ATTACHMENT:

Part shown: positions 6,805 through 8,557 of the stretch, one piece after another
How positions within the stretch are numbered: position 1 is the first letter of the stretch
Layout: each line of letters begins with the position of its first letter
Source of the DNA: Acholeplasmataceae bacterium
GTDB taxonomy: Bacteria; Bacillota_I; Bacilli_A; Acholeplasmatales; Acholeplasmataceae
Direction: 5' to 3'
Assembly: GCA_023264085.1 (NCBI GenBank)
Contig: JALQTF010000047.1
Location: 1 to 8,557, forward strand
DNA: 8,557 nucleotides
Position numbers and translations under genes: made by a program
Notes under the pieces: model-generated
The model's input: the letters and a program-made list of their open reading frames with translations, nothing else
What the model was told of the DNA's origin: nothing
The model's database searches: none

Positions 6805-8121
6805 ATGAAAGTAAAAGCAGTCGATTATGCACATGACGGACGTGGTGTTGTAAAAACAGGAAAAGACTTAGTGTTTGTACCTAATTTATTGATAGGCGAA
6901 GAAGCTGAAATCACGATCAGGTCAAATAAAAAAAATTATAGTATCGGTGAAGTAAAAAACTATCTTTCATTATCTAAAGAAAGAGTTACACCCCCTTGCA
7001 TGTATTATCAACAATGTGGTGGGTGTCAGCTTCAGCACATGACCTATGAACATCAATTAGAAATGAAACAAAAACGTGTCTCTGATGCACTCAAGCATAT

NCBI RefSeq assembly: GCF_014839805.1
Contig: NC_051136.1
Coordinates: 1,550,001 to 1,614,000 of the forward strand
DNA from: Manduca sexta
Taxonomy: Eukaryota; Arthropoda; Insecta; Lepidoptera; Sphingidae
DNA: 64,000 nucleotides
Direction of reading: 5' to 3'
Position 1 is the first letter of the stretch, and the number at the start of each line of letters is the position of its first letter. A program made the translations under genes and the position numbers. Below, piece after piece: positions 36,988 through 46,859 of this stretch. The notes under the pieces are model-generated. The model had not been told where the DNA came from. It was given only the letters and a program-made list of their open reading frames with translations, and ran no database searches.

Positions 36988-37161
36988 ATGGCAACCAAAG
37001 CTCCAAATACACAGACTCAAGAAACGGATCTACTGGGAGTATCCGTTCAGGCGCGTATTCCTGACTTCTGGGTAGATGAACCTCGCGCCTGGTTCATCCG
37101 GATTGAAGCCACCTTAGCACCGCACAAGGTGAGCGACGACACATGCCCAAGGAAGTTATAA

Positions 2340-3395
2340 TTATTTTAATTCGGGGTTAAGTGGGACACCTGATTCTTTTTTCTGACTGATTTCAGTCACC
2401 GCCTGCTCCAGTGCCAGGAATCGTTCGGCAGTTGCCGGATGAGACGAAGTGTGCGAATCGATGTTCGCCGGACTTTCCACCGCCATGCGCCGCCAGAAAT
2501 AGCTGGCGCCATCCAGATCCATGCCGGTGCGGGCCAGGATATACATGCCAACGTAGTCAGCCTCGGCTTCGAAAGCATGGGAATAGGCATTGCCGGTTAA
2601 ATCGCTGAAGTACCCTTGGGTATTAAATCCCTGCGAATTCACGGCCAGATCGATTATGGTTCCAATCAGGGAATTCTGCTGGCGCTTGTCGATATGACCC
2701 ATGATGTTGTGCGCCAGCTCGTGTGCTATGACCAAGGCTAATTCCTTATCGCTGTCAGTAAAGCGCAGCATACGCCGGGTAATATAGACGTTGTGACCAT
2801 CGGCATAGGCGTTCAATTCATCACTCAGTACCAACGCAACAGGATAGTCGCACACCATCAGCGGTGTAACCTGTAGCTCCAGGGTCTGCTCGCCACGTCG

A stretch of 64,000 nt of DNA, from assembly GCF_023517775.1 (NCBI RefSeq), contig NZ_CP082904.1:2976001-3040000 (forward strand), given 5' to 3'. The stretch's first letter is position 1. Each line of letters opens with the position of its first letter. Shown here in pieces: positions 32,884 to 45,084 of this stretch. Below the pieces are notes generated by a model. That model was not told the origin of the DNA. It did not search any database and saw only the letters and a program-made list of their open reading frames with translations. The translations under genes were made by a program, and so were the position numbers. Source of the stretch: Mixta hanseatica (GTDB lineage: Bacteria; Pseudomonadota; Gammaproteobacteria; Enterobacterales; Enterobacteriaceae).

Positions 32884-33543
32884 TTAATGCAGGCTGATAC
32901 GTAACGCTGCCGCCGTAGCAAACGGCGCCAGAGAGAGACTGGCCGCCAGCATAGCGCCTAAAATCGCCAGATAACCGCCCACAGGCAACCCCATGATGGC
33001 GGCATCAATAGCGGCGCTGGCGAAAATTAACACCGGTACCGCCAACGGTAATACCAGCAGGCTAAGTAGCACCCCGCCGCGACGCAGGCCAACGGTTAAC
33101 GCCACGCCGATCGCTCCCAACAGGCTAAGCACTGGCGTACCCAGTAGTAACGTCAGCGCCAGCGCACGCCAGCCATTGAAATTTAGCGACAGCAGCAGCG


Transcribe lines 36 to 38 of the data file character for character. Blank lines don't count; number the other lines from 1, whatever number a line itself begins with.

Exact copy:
2601 ATCGCTGAAGTACCCTTGGGTATTAAATCCCTGCGAATTCACGGCCAGATCGATTATGGTTCCAATCAGGGAATTCTGCTGGCGCTTGTCGATATGACCC
2701 ATGATGTTGTGCGCCAGCTCGTGTGCTATGACCAAGGCTAATTCCTTATCGCTGTCAGTAAAGCGCAGCATACGCCGGGTAATATAGACGTTGTGACCAT
2801 CGGCATAGGCGTTCAATTCATCACTCAGTACCAACGCAACAGGATAGTCGCACACCATCAGCGGTGTAACCTGTAGCTCCAGGGTCTGCTCGCCACGTCG